Democratic members of the Nassau County Legislature on Thursday criticized a proposal by Republican County Executive Edward Mangano and the GOP majority to slash $41 million from this year's budget.
"Since taking over the county executive's office and the legislative majority [in 2010], the Republicans have consistently failed in managing the county budget and . . . now the majority plans to cede power to the county executive to unilaterally cut $41 million from the 2012 budget," Minority Leader Kevan Abrahams (D-Freeport) said at a news conference in Mineola.
Mangano has said the cuts would include closing county officesone day a week through involuntary employee furloughs, and reductions to social service programs.
The cuts, he also has said, are needed because the Democrats won't allow him to borrow to meet financial obligations, such as tax refunds, and, as a result, liens could be placed on county bank accounts. Commercial tax refund judgments for $41 million already have been awarded to county tax refund creditors.
"It's unfortunate that Nassau Democratic legislators continue to be part of the problem rather than cooperate in advancing solutions," said Mangano spokesman Brian Nevin. "County executive Mangano has spent two years cleaning up Democrat deficits, repealing taxes and cutting millions in wasteful spending added to government by Democrat legislators."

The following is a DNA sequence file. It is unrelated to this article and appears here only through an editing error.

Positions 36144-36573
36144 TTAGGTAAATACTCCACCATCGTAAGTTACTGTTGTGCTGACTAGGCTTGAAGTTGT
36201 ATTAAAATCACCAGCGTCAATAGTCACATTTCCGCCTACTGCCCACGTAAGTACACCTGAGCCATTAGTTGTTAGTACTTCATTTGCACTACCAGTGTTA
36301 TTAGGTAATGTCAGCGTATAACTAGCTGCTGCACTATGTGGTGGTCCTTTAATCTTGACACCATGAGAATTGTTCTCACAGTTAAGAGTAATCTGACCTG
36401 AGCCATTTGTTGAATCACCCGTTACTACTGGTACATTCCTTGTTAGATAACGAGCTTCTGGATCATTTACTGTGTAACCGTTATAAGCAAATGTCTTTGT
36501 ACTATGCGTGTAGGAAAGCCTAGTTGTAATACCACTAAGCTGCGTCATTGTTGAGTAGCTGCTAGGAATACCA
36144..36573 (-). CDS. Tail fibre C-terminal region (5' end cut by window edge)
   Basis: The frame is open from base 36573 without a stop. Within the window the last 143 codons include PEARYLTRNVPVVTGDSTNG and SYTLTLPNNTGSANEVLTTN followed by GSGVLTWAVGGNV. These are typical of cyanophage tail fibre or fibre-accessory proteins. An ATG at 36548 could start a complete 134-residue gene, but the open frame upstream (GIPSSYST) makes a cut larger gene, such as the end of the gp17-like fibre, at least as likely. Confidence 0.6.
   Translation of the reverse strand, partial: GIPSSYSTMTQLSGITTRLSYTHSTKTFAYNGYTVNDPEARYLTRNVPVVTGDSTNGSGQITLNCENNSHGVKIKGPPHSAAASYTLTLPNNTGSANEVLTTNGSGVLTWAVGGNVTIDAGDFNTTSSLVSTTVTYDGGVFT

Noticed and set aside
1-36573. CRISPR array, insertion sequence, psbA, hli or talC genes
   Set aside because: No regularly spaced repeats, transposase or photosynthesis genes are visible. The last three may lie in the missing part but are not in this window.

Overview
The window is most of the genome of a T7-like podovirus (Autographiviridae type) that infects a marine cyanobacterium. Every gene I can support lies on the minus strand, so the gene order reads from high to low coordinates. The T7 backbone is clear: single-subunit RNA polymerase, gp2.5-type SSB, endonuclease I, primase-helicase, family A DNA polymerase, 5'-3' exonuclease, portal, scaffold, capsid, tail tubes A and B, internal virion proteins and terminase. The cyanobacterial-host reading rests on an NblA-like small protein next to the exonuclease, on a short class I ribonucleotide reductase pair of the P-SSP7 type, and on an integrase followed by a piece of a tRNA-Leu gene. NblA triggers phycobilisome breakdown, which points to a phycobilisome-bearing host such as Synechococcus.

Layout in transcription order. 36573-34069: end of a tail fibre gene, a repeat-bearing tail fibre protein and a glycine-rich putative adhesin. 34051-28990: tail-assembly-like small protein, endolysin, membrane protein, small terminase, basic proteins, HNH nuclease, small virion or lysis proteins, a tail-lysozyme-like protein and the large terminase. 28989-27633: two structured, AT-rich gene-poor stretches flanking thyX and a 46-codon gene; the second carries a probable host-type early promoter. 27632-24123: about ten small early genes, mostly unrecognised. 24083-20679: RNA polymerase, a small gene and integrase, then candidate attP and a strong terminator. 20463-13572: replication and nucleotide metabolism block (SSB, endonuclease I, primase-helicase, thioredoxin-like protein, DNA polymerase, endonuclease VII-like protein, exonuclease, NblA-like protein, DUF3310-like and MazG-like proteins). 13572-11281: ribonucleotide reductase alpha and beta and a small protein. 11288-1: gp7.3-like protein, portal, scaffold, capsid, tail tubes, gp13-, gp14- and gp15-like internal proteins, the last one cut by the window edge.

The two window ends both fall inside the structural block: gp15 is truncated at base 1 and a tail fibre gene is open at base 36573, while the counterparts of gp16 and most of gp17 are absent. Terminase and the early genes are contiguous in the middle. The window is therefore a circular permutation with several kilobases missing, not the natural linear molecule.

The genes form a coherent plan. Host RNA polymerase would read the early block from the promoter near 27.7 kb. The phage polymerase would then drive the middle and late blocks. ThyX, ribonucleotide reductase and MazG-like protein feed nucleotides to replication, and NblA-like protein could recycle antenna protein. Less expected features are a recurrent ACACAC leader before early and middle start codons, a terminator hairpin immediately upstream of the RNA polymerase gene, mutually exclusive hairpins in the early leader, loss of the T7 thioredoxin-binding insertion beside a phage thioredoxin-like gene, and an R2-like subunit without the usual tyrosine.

Abrahams, along with four other members of his caucus -- Judy Jacobs of Woodbury, Wayne H. Wink Jr. of Roslyn, Dave Denenberg of Merrick and Judi Bosworth of Great Neck -- repeated that they would not vote to borrow for tax refunds, the county's largest single source of debt.
The minority leader said Mangano's first response to any fiscal problem is "to borrow." He added that Mangano has $14 million remaining from previous tax borrowing for refunds, with which "he could pay all of the homeowner tax refunds." In December, Mangano requested a total of $102 million to pay tax refunds; $20 million is for residential settlements and the remainder for commercial.
Mangano's office has repeatedly said the $14 million has just about been depleted.
The Democrats' most significant power as a 10-9 minority is the ability to stop bonding/borrowing, which requires a two-thirds vote of the legislature. They have also said they won't support borrowing until the Republicans support a "fairer" redistricting planfor legislative districts than the GOP's. The Republicans had tried to conclude the process in time for last year's elections, where they had a chance to win a supermajority. But the State Court of Appeals ruled the GOP had failed to comply with the county charter in its push to get new lines in place.